HOLLYWOOD – A comprehensive history of Hollywood, written by the man who put up the ‘H’.

So Los Angeles. The turn of the century. A sparse neighborhood. A traveler rests on path halfway up a hill when a Chinese man leading a donkey pulling a cart filled with timber.

‘What’s the name of this place?’ the traveler asks.

Chinese fella thinks he’s being asked what he’s doing.

‘Hauling wood,’ he answers.

‘Hollywood, huh?’ says the traveler. ‘Nice name.’

And so it goes.

Forget that there are Hollywoods all over the country. There are twenty four places called Hollywood to be exact. There are two in Ireland. And there’s one in Yorkshire, United Kingdom.

From which we can conclude that this Chinese fella and his cart certainly marked up the mileage.

But it’s fitting that the place is mark with an improbable story, because that was basically going to be the job for a good few decades to come.

This series shall continue.


Over the next few weeks The Studio Exec will be publishing exclusive extracts from the long-awaited Liam Neeson diaries due to be published by Faber & Faber in June 2015.

MARCH 1ST 2014

Shot a couple of guys and bought a burrito. They never had any chicken left so I went with the shredded pork.


MARCH 3rd 2014

I only shot one guy today but he deserved it. I asked him if he knew a place were I could get some dry cleaning done. He didn’t know. Now he’ll never know.


MARCH 7th 2014

I parachuted into Syria and single-handedly defeated a terrorist cell with a butter knife but as I was pulling it out of the ear of the leader, the knife broke. It was my favorite butter knife. The knife I used to butter my daughters toast when she was a little girl and those bastards will pay for breaking it.


MARCH 10TH 2014

I met with Martin Scorsese about a part in his next movie. I asked him if he wanted me to play a bent cop, a vicious gangster or a father out for revenge. He said the role was a pacifist Jesuit priest. I told him I’d have to pass and if he offered me a woman’s part again, I’d break his arm in twelve places.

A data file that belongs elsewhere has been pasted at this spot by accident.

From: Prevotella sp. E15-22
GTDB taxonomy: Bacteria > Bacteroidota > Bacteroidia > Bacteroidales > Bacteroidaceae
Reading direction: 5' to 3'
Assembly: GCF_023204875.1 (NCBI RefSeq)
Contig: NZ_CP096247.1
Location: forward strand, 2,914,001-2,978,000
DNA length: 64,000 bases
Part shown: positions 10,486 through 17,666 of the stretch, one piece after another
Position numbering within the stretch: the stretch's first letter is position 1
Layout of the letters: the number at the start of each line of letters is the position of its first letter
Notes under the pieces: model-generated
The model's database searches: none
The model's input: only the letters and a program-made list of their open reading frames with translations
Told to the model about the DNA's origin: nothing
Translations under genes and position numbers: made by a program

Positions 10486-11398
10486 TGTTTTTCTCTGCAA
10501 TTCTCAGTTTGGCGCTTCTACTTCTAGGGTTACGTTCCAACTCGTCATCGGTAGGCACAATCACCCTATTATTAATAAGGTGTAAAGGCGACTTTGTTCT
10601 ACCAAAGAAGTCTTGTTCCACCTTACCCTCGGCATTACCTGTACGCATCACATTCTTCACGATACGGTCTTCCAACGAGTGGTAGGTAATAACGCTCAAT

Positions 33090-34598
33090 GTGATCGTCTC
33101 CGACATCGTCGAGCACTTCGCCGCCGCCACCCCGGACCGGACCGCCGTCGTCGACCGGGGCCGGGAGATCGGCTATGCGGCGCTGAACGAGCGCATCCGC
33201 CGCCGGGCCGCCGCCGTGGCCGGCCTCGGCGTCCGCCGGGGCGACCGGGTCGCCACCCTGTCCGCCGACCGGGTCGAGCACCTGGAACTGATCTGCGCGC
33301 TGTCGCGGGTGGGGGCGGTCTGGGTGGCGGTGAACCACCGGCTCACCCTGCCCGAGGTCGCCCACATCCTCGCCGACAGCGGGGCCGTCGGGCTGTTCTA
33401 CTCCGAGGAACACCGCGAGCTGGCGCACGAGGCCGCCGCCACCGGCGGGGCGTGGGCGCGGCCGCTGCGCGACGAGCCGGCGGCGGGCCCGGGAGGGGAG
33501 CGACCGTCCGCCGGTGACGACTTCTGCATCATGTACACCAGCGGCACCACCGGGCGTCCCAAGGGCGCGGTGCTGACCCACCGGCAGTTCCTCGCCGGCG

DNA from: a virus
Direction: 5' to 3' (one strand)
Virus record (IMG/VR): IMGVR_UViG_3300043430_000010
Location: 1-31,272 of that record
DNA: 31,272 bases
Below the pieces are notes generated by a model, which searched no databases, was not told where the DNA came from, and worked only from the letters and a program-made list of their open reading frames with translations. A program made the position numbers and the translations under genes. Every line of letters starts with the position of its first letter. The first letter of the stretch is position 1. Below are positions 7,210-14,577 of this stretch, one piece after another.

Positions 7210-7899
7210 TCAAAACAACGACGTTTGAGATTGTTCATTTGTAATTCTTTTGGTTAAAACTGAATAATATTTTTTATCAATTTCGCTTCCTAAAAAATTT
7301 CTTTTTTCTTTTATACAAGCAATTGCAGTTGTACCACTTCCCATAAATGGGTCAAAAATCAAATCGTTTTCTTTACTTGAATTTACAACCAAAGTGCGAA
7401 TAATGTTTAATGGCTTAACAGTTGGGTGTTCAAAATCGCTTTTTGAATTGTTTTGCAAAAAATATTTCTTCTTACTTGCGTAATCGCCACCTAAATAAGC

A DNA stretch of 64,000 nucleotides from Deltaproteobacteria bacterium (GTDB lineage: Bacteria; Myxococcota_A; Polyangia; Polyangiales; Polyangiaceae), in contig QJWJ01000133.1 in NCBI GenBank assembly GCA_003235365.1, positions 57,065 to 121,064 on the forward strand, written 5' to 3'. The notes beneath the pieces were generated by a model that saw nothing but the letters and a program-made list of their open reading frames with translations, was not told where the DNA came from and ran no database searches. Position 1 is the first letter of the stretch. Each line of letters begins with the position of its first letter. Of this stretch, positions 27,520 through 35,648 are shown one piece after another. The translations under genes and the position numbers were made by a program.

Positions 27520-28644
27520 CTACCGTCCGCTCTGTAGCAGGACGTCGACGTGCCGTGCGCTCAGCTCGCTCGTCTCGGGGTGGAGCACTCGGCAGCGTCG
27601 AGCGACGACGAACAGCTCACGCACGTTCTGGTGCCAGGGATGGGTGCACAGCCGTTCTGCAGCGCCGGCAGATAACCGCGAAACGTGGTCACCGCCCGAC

MATCH 11th 2014

Tough day. I forgot about what happened to my butter knife and tried to make a sandwich. I had to go out and shoot five guys to take my mind off it but it didn’t work and I was still hungry so I used my credit card to smear the butter onto the bread. It was a dark moment. If I knew how to cry, I would have.


MARCH 25TH 2014

I went to see a psychiatrist. He suggested that playing violent characters is turning me into a violent person. I disagreed with extreme prejudice.


APRIL 1ST 2014

I haven’t killed anyone in six days.

Ha-Ha. April Fool!


September 1st, 1958

I’d been hired to narrate The Vikings, a rather tawdry swords and sandals tale starring my good friend and doubles partner Mr Kirk Douglas. The screenplay was ghastly and I simply couldn’t bare to utter a solitary word of the banal drivel so I rewrote the entire script during lunch and presented it to the director Richard Fleischer. He said he adored it , especially the running on the oars scene which I’d slipped in at the last moment for a giggle as I knew Kirk had an irrational fear of damp wood. Unfortunately when Richard presented my version to the United Artists board they insisted I cut the bloody epic battle between The Vikings and the House committee of Un-American activities claiming it wasn’t in keeping with the source material. I immediately resigned in disgust but after a bottle of dry sherry and some cajoling from Kirk I agreed to return as long as I was not listed in the credits.

I had a fine pheasant for lunch but the cherry and balsamic accompaniment was a little tart.


September 14th, 1958

My attempt to make a cinematic version of Charles Baudelaire’s exquisite work Les Fleur Du Mal has run into financial difficulty after I accidentally threw a hash brown at Jack Warner during a particularly tense breakfast meeting. Jack was insisting the dialogue should be in English rather than the original French so after an hour of trying to reason with him I was at my wits end and in a fit of pique I grabbed the hash brown and launched it in his general direction. My intention was for the hot potato missile to be nothing more than a warning shot across the bow but unfortunately it hit Jack square in the face. He immediately rose from his seat and angrily delivered a cacophony of coarse profanity before declaring he would rather burn the Warner lot to the ground then fund my picture.

Despite the unfortunate incident the English breakfast was superb though I do regret wasting the hash brown which I later discovered is something of a house speciality.



All jokes aside, I was a little taken aback this morning when I received a letter from the lawyer of film journalist Nikki Finke informing me that I was being sued by Ms Finke for the sum of 10 million dollars.